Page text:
What does it mean to be a broke college student? When I was in college my friends and I would use the broke-college kid excuse in jest to justify a night in with mixed drinks rather than spring for the $15 cocktails. While many college students are thrifty, a college student who literally does not have enough money to survive is no laughing matter. The book The Privileged Poor: How Elite Colleges Are Failing Disadvantaged Students by Anthony Abraham Jack sheds light on groups of college students who must make money their primary concern in all decisions just to make it to graduation.
The Privileged Poor is research on and a critique of how elite colleges are failing disadvantaged students. When describing the contemporary situation, Jack divides college students into three groups:
- “upper income” to describe students who come from middle-class to upper-income families and have attended good public high schools, private schools, or preparatory schools
- “privileged poor” to describe students who come from a lower income bracket, yet attended good public high schools, private schools, or preparatory schools
- “doubly disadvantaged,” to describe students who come from a lower-income bracket and went to underfunded/ under-resourced public schools
Depending on what group students come from can determine a lot about their college experience. Students from upper-income families often have the easiest transition to the elite college campus. These students come from environments that have taught them how to complete advanced coursework, interact meaningfully with professors, and integrate well on campus. The privileged poor also fare well when it comes to the on-campus transition, as these students too have been adequately prepared for college life. However, because the privileged poor rely on scholarships to complete their studies, these students struggle financially and have to make difficult decisions to stay afloat. The doubly disadvantaged, as you may have already expected, have the roughest time on elite college campuses. These students are not adequately prepared to thrive in the college classroom and do not come from environments of affluence that allow them a comfortable transition to college life.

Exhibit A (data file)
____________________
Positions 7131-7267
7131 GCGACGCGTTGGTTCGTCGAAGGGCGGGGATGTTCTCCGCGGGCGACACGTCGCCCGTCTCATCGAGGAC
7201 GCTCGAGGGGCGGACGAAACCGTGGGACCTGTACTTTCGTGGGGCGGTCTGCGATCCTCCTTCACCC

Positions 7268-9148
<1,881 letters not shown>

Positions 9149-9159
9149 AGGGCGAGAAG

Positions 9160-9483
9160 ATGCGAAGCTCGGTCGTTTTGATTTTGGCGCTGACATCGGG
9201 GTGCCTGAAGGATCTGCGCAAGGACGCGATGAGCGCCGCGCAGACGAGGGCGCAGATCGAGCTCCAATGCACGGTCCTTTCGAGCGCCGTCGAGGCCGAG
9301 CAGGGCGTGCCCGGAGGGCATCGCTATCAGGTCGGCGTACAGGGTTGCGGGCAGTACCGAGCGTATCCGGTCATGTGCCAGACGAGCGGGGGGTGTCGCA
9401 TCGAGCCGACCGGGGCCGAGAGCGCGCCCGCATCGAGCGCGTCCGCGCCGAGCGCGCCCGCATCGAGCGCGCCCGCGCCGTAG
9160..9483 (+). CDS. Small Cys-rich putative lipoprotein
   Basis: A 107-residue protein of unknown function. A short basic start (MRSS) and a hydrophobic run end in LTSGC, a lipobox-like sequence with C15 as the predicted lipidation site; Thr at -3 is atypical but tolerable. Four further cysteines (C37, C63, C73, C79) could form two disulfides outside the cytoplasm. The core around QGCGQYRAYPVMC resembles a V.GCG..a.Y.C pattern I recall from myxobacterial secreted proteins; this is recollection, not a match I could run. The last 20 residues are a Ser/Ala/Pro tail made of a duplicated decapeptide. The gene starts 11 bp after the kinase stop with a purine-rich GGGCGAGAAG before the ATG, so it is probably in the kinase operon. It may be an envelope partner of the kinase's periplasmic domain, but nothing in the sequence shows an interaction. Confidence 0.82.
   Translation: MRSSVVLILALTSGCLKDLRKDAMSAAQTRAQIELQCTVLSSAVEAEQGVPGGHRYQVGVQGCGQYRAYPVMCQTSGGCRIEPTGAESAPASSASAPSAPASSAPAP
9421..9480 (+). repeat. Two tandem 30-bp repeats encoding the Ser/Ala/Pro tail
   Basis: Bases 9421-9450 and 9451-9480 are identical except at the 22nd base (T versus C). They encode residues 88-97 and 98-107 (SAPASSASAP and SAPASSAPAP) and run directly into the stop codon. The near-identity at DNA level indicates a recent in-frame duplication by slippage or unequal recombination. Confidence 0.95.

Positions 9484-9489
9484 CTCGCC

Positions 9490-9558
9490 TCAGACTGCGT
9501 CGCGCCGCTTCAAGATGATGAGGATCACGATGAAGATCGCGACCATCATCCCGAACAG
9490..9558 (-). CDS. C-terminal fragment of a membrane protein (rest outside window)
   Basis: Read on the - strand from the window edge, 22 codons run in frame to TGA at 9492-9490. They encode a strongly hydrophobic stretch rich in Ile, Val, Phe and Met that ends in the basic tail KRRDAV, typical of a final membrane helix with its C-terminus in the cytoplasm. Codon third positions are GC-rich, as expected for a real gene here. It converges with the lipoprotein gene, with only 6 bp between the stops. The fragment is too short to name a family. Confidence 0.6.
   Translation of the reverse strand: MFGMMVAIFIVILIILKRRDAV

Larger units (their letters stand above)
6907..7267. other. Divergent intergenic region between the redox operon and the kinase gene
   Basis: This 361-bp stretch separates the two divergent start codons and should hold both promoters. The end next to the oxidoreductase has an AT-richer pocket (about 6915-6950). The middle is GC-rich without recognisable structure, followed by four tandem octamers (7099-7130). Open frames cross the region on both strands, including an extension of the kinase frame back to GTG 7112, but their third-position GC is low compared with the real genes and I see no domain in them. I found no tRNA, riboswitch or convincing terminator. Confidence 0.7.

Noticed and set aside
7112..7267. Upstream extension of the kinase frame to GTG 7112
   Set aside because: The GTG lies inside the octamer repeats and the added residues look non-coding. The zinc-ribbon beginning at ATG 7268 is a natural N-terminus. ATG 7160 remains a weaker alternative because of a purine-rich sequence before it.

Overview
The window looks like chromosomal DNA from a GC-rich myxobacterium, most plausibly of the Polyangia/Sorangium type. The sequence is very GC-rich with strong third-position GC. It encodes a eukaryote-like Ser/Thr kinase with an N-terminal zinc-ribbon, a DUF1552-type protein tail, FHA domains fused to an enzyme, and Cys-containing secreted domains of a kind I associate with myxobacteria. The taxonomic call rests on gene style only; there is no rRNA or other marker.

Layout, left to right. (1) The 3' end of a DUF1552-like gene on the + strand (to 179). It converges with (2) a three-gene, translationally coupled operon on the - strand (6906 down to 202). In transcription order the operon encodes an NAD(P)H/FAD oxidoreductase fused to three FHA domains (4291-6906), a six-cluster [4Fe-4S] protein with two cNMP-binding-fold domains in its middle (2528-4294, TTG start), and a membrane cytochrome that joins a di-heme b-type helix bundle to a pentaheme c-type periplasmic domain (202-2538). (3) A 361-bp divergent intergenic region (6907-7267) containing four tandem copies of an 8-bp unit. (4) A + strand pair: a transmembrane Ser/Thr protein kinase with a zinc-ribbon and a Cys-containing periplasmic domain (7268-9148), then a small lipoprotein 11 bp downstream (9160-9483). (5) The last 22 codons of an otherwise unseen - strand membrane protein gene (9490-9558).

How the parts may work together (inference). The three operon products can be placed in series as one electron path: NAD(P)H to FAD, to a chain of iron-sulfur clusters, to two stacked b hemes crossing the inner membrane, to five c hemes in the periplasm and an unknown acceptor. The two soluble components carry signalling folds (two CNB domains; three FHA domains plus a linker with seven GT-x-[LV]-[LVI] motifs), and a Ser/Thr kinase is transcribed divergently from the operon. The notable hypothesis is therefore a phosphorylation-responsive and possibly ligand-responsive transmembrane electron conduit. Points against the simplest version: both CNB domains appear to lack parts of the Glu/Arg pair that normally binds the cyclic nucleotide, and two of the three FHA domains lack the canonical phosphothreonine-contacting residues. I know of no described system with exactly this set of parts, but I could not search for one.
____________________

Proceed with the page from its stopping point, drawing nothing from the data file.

In this book, Jack describes the state of colleges as it relates to class divides. For example, in 38 U.S. colleges, including five in the Ivy Leagues, more students came from families representing the top 1 percent of income earners than from the entire bottom 60 percent. Additionally, Jack describes the hurdles that both the privileged poor and the doubly disadvantage face including scrounging for food over spring break when campuses are generally closed and taking lucrative janitorial jobs cleaning their peers’ toilets to make ends meet.
At the end of this book, Jack describes ways in which university administration and educators can do more to assist poor and disadvantaged college students including providing students with meal options over spring break, offering well-paying professional (i.e. not janitorial) on-campus jobs, and clearly explaining classroom expectations at the start of the semester.
A college degree has often been compared to as a golden ticket out of poverty, however, stepping on campus presents poor and disadvantaged students with challenges that their wealthier peers do not experience and that their professors and advisors can be largely oblivious to. While many universities are offering more support to students in need, according to Jack, there is still more to be done to make colleges more equitable and less divided institutions.